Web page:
Suggested Retail Price: $29.99
Single-sided, dual-layered disc (DVD-9)
Black Keepcase


Blindness appears in 1.85:1 anamorphic widescreen. The subject matter inevitably lends itself to some creative visuals and this area provides the film with some of its greatest worth. Though how impressed/bothered you are with Meirelles and his regular cinematographer César Charlone may vary, there are really no picture quality complaints to be made with the DVD.

Losing sight is said to heighten the other senses. The film seems to honor that belief with its strong Dolby Digital 5.1 soundtrack. There is near-constant atmosphere provided in ambient noises and crisp effects. Whether the credit goes to the film's original sound mix or the DVD mastering, the audio is certainly a modest standout among present-day fare. A default subtitle track translates the film's fair amount of Japanese dialogue into English.

Mark Ruffalo leads a group of blindfolded actors as part of their training, seen in "A Vision of 'Blindness'". Did you like "Blindness" but felt it could have used more of Danny Glover as The Man with a Black Eye Patch? Then be sure to check out this deleted scene, which adds 27 seconds (mostly up close!) of Glover goodness at the opthalmologist. You can probably make out a hand, but do you have the vision to identify the non-selected Blindness DVD main menu listings?


Blindness comes to DVD with just two bonus features. "A Vision of Blindness" (55:30) is an extremely thorough production documentary. Though the menu gives you the choice to think of it as 16 shorts, it clearly stands well as one coherent making-of piece. It covers a lot of ground, tackling all of the topics you'd expect

including blindness training, filming locations, the adaptation journey, the story and its significance, and visual effects. Thankfully, we get more information from seeing the process than from neat talking head sound bites. It ends with us getting a look at aging author José Saramago's first reactions to a screening.

Besides that, there are five deleted scenes running under six minutes. There's nothing groundbreaking here; an alternate introduction to Danny Glover's eye-patched character, an earlier infection of the Doctor, a slightly different cut of the rapes, and two short, meaningless unseen moments. The deletions are introduced textually by the director, although not in an ideal way (blink and you miss them).

A feature audio commentary by Fernando Meirelles was announced but does not appear here. Either it was never recorded or the studio decided to withheld it.

The disc opens with a quit-smoking ad featuring Bob Clendenin (odd) followed by trailers for Confessions of a Shopaholic, Adventureland, and Doubt. All but the first are available from the Sneak Peeks menu, where they're joined by previews for The Boy in the Striped Pajamas, Miracle at St. Anna, and Happy-Go-Lucky.

Inspired by the film, the animated main menu takes the bold, creative step of leaving us blind to the listings. That is, until they're selected and the blurred, barely discernible words become clear. Static menus feature score selections. The only in-case insert is a booklet advertising Blu-ray, a format Blindness hasn't been released on.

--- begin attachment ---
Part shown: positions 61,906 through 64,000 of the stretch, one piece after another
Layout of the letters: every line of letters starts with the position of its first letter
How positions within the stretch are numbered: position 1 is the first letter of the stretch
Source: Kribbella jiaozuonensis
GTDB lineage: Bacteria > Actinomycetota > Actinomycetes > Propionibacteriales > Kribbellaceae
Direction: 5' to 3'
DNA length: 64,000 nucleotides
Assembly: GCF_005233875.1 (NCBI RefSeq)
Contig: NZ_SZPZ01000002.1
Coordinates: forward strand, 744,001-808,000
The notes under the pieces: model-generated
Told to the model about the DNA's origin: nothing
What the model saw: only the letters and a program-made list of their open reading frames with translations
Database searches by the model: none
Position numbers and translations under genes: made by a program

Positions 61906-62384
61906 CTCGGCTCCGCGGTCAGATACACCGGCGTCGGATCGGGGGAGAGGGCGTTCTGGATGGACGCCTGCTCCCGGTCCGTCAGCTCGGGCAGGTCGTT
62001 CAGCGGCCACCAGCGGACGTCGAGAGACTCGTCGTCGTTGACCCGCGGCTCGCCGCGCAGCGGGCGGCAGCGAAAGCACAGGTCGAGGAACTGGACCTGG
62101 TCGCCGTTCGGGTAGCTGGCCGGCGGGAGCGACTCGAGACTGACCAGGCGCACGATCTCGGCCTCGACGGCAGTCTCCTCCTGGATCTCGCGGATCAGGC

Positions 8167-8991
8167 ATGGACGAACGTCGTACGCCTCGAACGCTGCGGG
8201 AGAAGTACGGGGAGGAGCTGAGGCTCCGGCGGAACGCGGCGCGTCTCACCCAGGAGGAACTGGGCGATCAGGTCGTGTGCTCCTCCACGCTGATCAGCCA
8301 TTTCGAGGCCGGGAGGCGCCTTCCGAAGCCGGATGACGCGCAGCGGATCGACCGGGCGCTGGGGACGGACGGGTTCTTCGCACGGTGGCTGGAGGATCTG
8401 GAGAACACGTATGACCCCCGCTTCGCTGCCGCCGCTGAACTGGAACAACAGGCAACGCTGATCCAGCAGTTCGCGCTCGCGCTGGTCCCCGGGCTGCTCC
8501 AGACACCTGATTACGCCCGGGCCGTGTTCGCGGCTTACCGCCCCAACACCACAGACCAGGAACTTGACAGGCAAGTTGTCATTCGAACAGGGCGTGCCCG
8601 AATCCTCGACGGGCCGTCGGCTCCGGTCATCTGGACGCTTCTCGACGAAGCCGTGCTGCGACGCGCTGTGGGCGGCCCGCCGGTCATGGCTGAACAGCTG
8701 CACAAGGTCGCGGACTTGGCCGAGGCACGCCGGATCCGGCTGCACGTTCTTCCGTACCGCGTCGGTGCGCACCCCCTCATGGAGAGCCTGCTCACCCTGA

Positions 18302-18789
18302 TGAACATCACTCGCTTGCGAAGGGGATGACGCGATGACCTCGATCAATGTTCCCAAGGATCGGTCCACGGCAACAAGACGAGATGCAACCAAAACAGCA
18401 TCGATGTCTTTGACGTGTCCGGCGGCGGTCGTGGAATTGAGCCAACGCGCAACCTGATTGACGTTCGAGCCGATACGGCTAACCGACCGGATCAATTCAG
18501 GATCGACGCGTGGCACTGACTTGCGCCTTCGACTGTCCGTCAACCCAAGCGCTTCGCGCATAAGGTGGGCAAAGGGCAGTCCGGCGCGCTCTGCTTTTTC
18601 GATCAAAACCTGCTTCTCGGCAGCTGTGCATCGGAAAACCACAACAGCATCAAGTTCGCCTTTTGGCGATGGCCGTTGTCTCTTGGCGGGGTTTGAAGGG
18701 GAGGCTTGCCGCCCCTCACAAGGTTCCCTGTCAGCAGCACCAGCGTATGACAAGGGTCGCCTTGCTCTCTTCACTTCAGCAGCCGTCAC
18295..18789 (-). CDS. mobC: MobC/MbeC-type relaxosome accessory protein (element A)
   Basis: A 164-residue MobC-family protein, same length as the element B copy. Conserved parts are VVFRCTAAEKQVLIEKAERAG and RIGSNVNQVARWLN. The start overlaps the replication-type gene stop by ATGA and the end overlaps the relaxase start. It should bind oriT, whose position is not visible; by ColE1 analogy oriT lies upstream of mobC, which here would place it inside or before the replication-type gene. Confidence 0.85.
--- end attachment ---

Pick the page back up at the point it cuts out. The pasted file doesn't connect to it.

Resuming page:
The doctor exposed to the first reported case of white blindness leads a group stumble down the sanitarium's now-filthy halls. Our Final Act exit from the hellish sanitarium reveals chaos and blindness have spread to the outside world.


Despite a reasonably interesting premise, an adequately talented cast, and some degree of skill behind the camera, Blindness grows increasingly worse and winds up a pretty bad film on the whole. The broad design and irredeemable darkness make it easy to forget anything unique and compelling. The post-apocalyptic setting never sizzles and a number of poor choices must be endured just to reach the end. Although Miramax's DVD grants the feature fine picture/sound and a terrific companion piece, the disc merits a rental at best from those piqued by the makers or story.

More on the DVD / Buy from Amazon.com / The Book: Blindness by Jose Saramago

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Related Reviews:
New to DVD: Miracle at St. AnnaThe Secret of the Magic GourdBrideshead RevisitedMary Poppins (45th Anniversary Edition)
The HappeningThe Diving Bell and the Butterfly28 Weeks LaterCity of MenCloverfieldBlind Dating
The Cast of Blindness: Julianne Moore: NextEagle Eye | Mark Ruffalo: Zodiac | Danny Glover: ShooterThe Rainmaker

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Reviewed February 5, 2009.

Text copyright 2009 DVDizzy.com. Images copyright 2008 Miramax Films, Alliance Films, Fox Film Do Brasil, Gaga Communications, Asimik, Ace Entertainment, Mikado, IFF/CINV, Telefilm Canada, Ancine, Potboiler Productions, T.Y. Limited, Corus Entertainment, Fiat Bindes, C & A, Rhombus Media, O2 Filmes, Bee Vine Pictures,
and Buena Vista Home Entertainment. Unauthorized reproduction prohibited.